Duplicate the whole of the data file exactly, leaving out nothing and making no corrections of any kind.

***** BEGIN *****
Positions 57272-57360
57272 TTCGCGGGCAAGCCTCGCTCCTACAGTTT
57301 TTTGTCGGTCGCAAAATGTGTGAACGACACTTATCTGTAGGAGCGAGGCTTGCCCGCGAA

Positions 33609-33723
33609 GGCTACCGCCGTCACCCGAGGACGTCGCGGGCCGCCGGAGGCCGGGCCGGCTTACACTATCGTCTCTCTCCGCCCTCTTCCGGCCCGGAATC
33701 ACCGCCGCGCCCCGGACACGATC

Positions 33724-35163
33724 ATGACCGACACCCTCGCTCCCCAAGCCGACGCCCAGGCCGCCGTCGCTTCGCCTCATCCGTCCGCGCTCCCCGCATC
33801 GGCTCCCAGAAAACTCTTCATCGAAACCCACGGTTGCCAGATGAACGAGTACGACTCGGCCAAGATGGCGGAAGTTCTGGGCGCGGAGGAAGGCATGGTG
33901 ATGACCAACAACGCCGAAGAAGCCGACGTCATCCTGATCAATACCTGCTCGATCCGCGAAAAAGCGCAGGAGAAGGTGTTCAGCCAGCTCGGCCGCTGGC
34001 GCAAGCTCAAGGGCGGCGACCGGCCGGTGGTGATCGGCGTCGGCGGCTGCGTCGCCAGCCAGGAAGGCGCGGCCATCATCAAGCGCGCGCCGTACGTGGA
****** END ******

Positions 57272-57360
57272 TTCGCGGGCAAGCCTCGCTCCTACAGTTT
57301 TTTGTCGGTCGCAAAATGTGTGAACGACACTTATCTGTAGGAGCGAGGCTTGCCCGCGAA

Positions 33609-33723
33609 GGCTACCGCCGTCACCCGAGGACGTCGCGGGCCGCCGGAGGCCGGGCCGGCTTACACTATCGTCTCTCTCCGCCCTCTTCCGGCCCGGAATC
33701 ACCGCCGCGCCCCGGACACGATC

Positions 33724-35163
33724 ATGACCGACACCCTCGCTCCCCAAGCCGACGCCCAGGCCGCCGTCGCTTCGCCTCATCCGTCCGCGCTCCCCGCATC
33801 GGCTCCCAGAAAACTCTTCATCGAAACCCACGGTTGCCAGATGAACGAGTACGACTCGGCCAAGATGGCGGAAGTTCTGGGCGCGGAGGAAGGCATGGTG
33901 ATGACCAACAACGCCGAAGAAGCCGACGTCATCCTGATCAATACCTGCTCGATCCGCGAAAAAGCGCAGGAGAAGGTGTTCAGCCAGCTCGGCCGCTGGC
34001 GCAAGCTCAAGGGCGGCGACCGGCCGGTGGTGATCGGCGTCGGCGGCTGCGTCGCCAGCCAGGAAGGCGCGGCCATCATCAAGCGCGCGCCGTACGTGGA